Mattel Inc. said Monday it posted a second-quarter loss due to a large tax expense related to the repatriation of foreign profits and high oil prices that cut into margins.

The El Segundo-based toymaker reported a loss of $94 million (23 cents per diluted share) for the second quarter ended June 30, compared with income of $23.5 million (6 cents) for the like period a year earlier. Sales climbed to $886.8 million from $804 million in the year-ago period, benefiting from favorable exchange rates.

Analysts had forecast earnings of 7 cents per share on sales of $829.4 million.

Mattel said the net loss was significantly affected by a tax expense of $112.9 million (28 cents per share) resulting from the company's decision to repatriate $2.4 billion in foreign earnings, under the 2004 American Jobs Creation Act that allows corporations to do so at a substantially reduced tax rate.

Toymakers also have been struggling with rising raw material costs as oil prices topped $60 per barrel, making plastic more costly.

Worldwide sales of the company's Barbie products fell 4 percent and Other Girls brands which includes Polly Pocket, Disney Princesses and Pound Puppies rose at a double-digit percentage rate. Worldwide sales of Hot Wheels, Matchbox and Tyco brands were up 4 percent, while sales of Games and Puzzles increased 27 percent, driven by higher sales of the Batman merchandise and partially offset by sales declines in Yu-Gi-Oh! and Harry Potter products. Sales for the entire Mattel Brands unit jumped 10 percent to $563.8 million.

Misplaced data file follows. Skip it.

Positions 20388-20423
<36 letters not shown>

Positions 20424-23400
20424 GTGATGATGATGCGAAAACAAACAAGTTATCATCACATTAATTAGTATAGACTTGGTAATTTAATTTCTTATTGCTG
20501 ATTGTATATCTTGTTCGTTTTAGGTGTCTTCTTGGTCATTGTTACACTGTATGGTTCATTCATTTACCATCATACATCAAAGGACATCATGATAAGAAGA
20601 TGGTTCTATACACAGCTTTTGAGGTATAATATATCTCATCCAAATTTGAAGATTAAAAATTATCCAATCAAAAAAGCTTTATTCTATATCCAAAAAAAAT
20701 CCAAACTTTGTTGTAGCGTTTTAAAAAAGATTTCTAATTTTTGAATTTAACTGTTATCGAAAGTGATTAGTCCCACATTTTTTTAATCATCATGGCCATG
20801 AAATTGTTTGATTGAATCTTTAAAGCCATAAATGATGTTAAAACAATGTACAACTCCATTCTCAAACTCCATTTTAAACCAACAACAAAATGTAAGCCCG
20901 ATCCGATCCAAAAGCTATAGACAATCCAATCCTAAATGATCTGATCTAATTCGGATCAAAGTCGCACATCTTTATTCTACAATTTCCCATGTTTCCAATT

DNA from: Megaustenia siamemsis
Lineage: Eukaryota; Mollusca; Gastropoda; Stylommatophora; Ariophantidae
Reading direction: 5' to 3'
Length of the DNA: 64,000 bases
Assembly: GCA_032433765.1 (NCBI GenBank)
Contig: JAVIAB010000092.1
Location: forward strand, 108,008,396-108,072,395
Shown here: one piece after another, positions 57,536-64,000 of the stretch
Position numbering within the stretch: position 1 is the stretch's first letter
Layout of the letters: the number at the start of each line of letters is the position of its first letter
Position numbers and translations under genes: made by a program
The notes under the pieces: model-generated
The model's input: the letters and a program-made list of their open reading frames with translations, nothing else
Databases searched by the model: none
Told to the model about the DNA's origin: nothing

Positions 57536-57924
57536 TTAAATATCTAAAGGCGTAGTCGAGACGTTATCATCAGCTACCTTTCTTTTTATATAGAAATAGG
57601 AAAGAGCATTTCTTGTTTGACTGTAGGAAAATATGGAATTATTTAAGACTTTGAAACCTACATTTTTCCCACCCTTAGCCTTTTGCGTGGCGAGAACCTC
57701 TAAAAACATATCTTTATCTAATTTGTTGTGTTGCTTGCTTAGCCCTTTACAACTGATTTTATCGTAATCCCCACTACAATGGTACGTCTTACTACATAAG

Worldwide sales for Fisher-Price brands grew 7 percent to $337.3 million. Sales of American Girl products rose 20 percent to $58.8 million.

"While this quarter's results were positively impacted by improving sales trends across our portfolio of brands, including key contributions from entertainment properties, our margins were under pressure," said Robert A. Eckert, Mattel's chairman and chief executive.

Mattel shares settled down 4.4 percent to $18.59 on Monday.

For reprint and licensing requests for this article, CLICK HERE.